On page 13 of the article by Gerardo Munck and Jay Verkuilen, we see a diagram that attempts to break down democracy as a concept into its constituent parts (in this case, contestation and participation). For this week’s blog post, I’d like you try to design a similar diagram, drawing on our discussions of democratic definitions, the democratic indices discussed by Munck and Verkuilen, and the Polity IV user’s manual. You can do it in prose, or if you prefer, draw and scan/photograph your own diagram and upload it (using the “add media” button, 7 mb max file size).
This, I will say has been one of the reasons why it seem difficult to define democracy. And whether it should a thin or thick definition. These institutions mimic a democracy and in some cases, one is n0t sure where to place them. As to whether they are a complete democracy or not.
For the sake of this question, I will say that they are actually autocracies in disguise. These states, for them not to lose their international standing portray on the outside what looks like a democracy – so as to be counted as such – but the citizens experience something different.
The fact that elections are held frequently and the presence of democratic institutions doesn’t necessarily means it is a democracy. Again, that is why it is difficult to define the term “democracy.” Else, all of such democracy-looking autocratic states will conveniently fall within the bracket.
I will add that, the presence of some of those democratic institutions is what is keeping them from a total collapse. However, they are autocratic states- who when given the chance, will show their true identity and completely take over the playing field.
After reading the Zakaria, Levitsky and Way, and Diamond articles for today’s meeting, I have arrived at the conclusion that no, “illiberal democracies” and “competitive authoritarian” regimes do not represent steps toward democracy. While it is true that they do conform to the most basic definitions of democracy (Zakaria 1997, 25), without the necessities of liberal democracy such as free and fair elections, freedom of the press, and an even political playing field, these hybrid regimes remain a comfortable and profitable alternative to traditional hard-line authoritarianism (Levitsky and Way 2012, 53).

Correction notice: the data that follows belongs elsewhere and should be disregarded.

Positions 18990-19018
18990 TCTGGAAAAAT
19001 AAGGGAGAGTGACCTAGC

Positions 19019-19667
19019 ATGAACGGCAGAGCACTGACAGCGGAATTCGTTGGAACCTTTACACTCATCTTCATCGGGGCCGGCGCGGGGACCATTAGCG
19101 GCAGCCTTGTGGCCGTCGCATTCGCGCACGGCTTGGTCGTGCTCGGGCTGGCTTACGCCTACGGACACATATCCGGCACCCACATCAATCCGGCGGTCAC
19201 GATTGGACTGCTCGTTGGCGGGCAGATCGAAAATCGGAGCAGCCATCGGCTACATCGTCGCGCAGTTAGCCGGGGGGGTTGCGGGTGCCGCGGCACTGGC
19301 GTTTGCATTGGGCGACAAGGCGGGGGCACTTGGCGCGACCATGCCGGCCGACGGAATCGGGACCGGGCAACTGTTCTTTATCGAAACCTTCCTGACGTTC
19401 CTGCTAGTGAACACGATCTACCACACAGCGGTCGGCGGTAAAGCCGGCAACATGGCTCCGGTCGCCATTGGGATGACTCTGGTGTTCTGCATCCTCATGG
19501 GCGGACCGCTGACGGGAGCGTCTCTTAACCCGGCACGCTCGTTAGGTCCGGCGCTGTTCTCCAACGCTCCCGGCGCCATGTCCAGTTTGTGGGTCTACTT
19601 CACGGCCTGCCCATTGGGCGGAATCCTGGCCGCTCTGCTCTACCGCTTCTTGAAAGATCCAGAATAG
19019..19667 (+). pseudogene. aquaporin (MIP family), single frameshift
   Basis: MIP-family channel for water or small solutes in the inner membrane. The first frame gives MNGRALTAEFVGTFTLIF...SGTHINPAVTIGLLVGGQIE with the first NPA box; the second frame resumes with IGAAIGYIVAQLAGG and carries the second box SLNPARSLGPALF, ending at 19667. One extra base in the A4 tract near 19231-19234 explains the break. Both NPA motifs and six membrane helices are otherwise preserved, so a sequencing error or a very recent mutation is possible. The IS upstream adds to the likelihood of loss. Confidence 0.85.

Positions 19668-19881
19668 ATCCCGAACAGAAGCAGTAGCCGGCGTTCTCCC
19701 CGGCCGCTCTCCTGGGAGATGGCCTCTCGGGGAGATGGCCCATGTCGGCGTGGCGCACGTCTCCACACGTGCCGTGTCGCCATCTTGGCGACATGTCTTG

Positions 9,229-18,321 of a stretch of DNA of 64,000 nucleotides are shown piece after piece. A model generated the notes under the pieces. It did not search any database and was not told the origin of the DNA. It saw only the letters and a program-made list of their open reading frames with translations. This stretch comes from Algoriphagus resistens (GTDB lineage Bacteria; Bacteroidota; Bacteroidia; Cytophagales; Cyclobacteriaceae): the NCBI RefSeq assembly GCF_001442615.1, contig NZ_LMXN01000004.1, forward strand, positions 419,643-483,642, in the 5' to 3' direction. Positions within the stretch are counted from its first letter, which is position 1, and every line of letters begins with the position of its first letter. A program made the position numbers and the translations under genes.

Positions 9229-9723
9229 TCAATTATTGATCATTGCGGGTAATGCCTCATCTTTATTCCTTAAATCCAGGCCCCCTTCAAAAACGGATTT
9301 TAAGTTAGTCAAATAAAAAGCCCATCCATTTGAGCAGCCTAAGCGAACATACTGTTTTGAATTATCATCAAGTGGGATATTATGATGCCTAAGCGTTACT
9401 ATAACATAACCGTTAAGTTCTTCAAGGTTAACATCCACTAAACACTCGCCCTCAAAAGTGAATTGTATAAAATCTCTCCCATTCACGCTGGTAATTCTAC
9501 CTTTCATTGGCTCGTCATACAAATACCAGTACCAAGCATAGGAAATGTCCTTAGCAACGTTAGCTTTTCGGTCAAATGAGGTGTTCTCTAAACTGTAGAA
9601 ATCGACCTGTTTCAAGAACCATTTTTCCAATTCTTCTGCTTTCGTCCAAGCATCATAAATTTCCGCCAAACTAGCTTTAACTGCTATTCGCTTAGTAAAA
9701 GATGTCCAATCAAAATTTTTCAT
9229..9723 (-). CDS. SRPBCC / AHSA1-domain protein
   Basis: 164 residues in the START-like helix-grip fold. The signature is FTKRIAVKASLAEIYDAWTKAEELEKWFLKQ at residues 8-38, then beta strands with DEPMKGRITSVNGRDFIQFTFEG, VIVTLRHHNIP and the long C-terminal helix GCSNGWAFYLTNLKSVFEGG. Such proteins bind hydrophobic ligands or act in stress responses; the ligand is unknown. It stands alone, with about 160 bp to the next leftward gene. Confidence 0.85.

Levitsky and Way (2010) emphasize the difference between incumbent advantage and an uneven political playing field, saying that such inequality exists when the opposition’s ability to organize is handicapped, the dominant party abuses state resources and institutions for partisan causes, and the dominant party enjoys exclusive favoritism in the government (Levitsky and Way 2010, 58). Resource and media access also dramatically skew the balance of power in the incumbent’s direction (Levitsky and Way 2010, 58-59). Regimes that possess these characteristics offer the best of both worlds to autocrats by allowing them to maintain the facade of democracy while being decently assured that they will maintain their dominance (Levitsky and Way 2010, 60).
One particular point I found especially interesting concerns proximity to the West in influencing the path of competitive authoritarian regimes in the 1990s– the closer and more connected these regimes were to the more robust democratic systems, the more likely they were to shed their vestiges of authoritarianism. The opposite was also true (Levitsky and Way 2002, 60). This more than likely finds at least partial grounding in Zakaria’s point about the necessity of a strong institutional tradition (Zakaria 1997, 29).
Thus, it would appear that many competitive authoritarian regimes are susceptible to the specific time periods and context to which they are subject. According to Diamond’s article, now is a period in which the international tide is turning against the liberal order. Given this trend, we must consider what it portends for the future of competitive authoritarian regimes.
To conclude, I found one quote in particular from Levitsky and Way (2010) to perfectly sum up my feelings on today’s readings and the blog prompt: “Regimes in which opposition victories are heroic exceptions rather than the norm should not be labeled democratic” (Levitsky and Way 2010, 62).